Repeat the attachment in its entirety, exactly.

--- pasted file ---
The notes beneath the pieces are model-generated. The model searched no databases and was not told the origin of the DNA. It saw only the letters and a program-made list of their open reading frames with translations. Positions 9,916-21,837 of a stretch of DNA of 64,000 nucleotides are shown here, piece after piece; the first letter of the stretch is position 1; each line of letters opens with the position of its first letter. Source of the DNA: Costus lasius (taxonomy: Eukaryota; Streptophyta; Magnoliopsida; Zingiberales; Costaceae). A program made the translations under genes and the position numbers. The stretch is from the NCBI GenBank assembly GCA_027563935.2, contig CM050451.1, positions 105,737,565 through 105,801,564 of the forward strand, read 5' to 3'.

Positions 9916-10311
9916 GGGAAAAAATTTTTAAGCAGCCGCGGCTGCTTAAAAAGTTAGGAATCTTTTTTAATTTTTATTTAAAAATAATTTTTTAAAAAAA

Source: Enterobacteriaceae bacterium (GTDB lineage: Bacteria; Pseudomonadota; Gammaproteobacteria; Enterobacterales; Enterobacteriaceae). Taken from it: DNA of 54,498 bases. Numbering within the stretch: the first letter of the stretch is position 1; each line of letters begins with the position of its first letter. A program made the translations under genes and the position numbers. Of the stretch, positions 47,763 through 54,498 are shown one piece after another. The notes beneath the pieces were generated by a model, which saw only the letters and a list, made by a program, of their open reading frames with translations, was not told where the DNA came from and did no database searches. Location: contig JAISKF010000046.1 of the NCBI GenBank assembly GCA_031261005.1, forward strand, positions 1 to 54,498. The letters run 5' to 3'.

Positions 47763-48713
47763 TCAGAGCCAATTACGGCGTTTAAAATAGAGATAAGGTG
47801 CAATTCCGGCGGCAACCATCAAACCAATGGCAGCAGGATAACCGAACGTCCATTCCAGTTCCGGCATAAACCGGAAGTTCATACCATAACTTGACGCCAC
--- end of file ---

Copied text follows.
The notes beneath the pieces are model-generated. The model searched no databases and was not told the origin of the DNA. It saw only the letters and a program-made list of their open reading frames with translations. Positions 9,916-21,837 of a stretch of DNA of 64,000 nucleotides are shown here, piece after piece; the first letter of the stretch is position 1; each line of letters opens with the position of its first letter. Source of the DNA: Costus lasius (taxonomy: Eukaryota; Streptophyta; Magnoliopsida; Zingiberales; Costaceae). A program made the translations under genes and the position numbers. The stretch is from the NCBI GenBank assembly GCA_027563935.2, contig CM050451.1, positions 105,737,565 through 105,801,564 of the forward strand, read 5' to 3'.

Positions 9916-10311
9916 GGGAAAAAATTTTTAAGCAGCCGCGGCTGCTTAAAAAGTTAGGAATCTTTTTTAATTTTTATTTAAAAATAATTTTTTAAAAAAA

Source: Enterobacteriaceae bacterium (GTDB lineage: Bacteria; Pseudomonadota; Gammaproteobacteria; Enterobacterales; Enterobacteriaceae). Taken from it: DNA of 54,498 bases. Numbering within the stretch: the first letter of the stretch is position 1; each line of letters begins with the position of its first letter. A program made the translations under genes and the position numbers. Of the stretch, positions 47,763 through 54,498 are shown one piece after another. The notes beneath the pieces were generated by a model, which saw only the letters and a list, made by a program, of their open reading frames with translations, was not told where the DNA came from and did no database searches. Location: contig JAISKF010000046.1 of the NCBI GenBank assembly GCA_031261005.1, forward strand, positions 1 to 54,498. The letters run 5' to 3'.

Positions 47763-48713
47763 TCAGAGCCAATTACGGCGTTTAAAATAGAGATAAGGTG
47801 CAATTCCGGCGGCAACCATCAAACCAATGGCAGCAGGATAACCGAACGTCCATTCCAGTTCCGGCATAAACCGGAAGTTCATACCATAACTTGACGCCAC